Miguel drove to the house to get us. He had been in his own car following Mario home. Apparently Mario was drunk and had just finished dropping all the kids off. Brad had suggested that they spend the night at his house, but Mario didn’t want to leave his truck parked out on the street.
In the movie Sliding Doors, there is a woman whose life unfolds in two completely different ways. In one scene she gets fired from her job and gets home just in time to find her boyfriend in bed with another woman. You can imagine how that story goes. In the other scenario, she gets fired, but misses the train home. The sliding doors of the train shut just as she is about to get on. She gets home late, giving her boyfriend plenty of time to get the lover out of the house, hide the evidence, and take a shower. In an instant one’s life can change dramatically. People often beat themselves up by thinking, “If only I hadn’t done this or had done that.” Life happens and you never know what you are going to get.
* * *
If I ever lose my faith in you, then I have lost my
belief in the beauty of what lies beneath.
The bond from me to you can never be broken, torn
— Miguel Scharmer
Miguel arrived at the house and we all climbed into our car. We were anxious to get to the hospital. Miguel asked if we wanted to go by the wreck on the way. It was a minor detour. We both agreed to stop.
I was horrified to see what looked like a red soda can that someone had stepped on. The remains of Mario's truck were curled around a light post. The windshield was broken. Glass was spread all over the road and front seat of the truck. The keys were still in the ignition. The driver’s seat was covered in blood. The back of the truck looked fine; the damage was to the front. The light post ran into the middle of the engine. How could anyone survive a crash like that? Fear gripped my body. The palms of my hands were wet with sweat. My stomach was in knots and my body started shaking.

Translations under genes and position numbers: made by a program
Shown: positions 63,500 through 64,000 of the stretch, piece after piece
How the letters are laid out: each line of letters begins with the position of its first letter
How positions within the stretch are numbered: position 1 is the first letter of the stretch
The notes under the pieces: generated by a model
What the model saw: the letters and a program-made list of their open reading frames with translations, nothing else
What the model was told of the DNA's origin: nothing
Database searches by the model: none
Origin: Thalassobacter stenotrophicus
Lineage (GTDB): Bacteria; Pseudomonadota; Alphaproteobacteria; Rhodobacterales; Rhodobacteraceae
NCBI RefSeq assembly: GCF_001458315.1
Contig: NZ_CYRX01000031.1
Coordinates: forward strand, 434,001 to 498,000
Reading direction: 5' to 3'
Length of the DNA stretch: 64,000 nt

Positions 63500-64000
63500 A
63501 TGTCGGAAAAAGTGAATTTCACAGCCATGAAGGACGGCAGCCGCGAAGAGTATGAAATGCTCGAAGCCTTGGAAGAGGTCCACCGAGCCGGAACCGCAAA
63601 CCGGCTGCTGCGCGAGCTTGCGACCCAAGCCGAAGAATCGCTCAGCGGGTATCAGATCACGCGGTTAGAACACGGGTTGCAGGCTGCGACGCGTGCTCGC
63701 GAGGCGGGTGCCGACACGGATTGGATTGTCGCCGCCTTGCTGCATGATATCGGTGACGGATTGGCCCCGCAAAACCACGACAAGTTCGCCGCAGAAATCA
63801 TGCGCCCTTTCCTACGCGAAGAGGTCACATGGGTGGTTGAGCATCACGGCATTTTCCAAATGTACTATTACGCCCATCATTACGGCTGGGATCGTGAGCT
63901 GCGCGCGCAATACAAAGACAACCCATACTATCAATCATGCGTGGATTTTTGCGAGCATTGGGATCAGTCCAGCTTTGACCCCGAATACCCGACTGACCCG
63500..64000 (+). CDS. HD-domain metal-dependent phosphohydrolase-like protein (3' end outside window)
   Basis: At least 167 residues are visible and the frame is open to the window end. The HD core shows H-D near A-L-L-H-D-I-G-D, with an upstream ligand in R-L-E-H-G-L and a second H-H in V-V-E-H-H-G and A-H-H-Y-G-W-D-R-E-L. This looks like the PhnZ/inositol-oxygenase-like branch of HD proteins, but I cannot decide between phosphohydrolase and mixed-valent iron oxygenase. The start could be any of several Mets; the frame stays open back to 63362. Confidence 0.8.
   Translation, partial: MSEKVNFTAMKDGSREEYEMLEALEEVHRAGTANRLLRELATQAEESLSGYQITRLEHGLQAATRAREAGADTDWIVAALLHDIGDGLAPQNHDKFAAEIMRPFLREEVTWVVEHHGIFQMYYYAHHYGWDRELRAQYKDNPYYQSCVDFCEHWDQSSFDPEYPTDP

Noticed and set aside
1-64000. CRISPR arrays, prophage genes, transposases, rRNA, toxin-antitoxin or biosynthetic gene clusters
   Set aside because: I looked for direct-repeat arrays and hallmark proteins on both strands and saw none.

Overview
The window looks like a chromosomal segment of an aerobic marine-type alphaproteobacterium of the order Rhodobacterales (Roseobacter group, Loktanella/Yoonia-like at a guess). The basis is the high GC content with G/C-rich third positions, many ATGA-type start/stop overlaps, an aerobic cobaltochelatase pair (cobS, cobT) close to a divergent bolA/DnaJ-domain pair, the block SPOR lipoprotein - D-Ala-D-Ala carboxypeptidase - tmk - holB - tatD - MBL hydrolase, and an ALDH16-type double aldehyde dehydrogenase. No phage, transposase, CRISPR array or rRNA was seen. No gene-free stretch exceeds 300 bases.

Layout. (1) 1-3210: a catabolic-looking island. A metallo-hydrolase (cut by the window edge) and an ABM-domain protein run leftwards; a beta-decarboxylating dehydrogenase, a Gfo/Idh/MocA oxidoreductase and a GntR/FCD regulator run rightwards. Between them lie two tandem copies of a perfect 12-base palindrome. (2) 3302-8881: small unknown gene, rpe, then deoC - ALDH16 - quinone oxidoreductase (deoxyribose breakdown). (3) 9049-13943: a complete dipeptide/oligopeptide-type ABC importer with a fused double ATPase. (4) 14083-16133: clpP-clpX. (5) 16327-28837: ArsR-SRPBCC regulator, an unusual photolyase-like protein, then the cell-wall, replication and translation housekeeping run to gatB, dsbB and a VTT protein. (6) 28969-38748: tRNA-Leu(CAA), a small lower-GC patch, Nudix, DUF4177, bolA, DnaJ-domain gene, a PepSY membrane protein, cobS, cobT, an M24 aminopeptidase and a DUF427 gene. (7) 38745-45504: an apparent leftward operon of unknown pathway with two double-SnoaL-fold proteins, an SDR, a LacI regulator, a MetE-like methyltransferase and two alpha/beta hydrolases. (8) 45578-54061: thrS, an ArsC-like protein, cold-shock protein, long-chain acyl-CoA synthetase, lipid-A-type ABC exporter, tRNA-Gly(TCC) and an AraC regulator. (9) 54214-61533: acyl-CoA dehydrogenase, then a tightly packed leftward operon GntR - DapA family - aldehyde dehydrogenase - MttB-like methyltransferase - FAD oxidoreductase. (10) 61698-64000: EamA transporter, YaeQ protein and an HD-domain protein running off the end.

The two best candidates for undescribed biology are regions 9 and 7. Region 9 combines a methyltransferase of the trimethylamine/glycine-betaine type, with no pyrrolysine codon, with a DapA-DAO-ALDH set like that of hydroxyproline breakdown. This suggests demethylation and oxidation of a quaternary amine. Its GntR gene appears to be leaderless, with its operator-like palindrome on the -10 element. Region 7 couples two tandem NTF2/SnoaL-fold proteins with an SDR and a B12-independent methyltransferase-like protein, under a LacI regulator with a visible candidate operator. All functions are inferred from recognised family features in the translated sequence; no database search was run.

“Oh my God! He has to live, please God let Mario be okay,” I prayed.
The emergency room was crowded with people suffering from minor injuries to life threatening situations. Two police officers were hovering around waiting for the results of Mario’s blood test. They wanted to know if he was under the influence of drugs or alcohol. We found out later that his alcohol blood level was .223!
After arriving at the hospital emergency room I decided to phone our good friend and neighbor Richard Carlson. It was 4:30 a.m., but he answered the phone! Richard was usually up at that time writing. He had always told us that the early morning hours were his best times to write. Richard wrote the Don’t Sweat the Small Stuff books. When I told him what had happened to Mario, he said he would come right over to the hospital.
From Raising Mario Twice: How Love Can Transform a Life After a Tragic Event by Christine Scharmer, iUniverse, Inc. © Christine Scharmer, 2009. Used with permission. http://raisingmariotwice.com.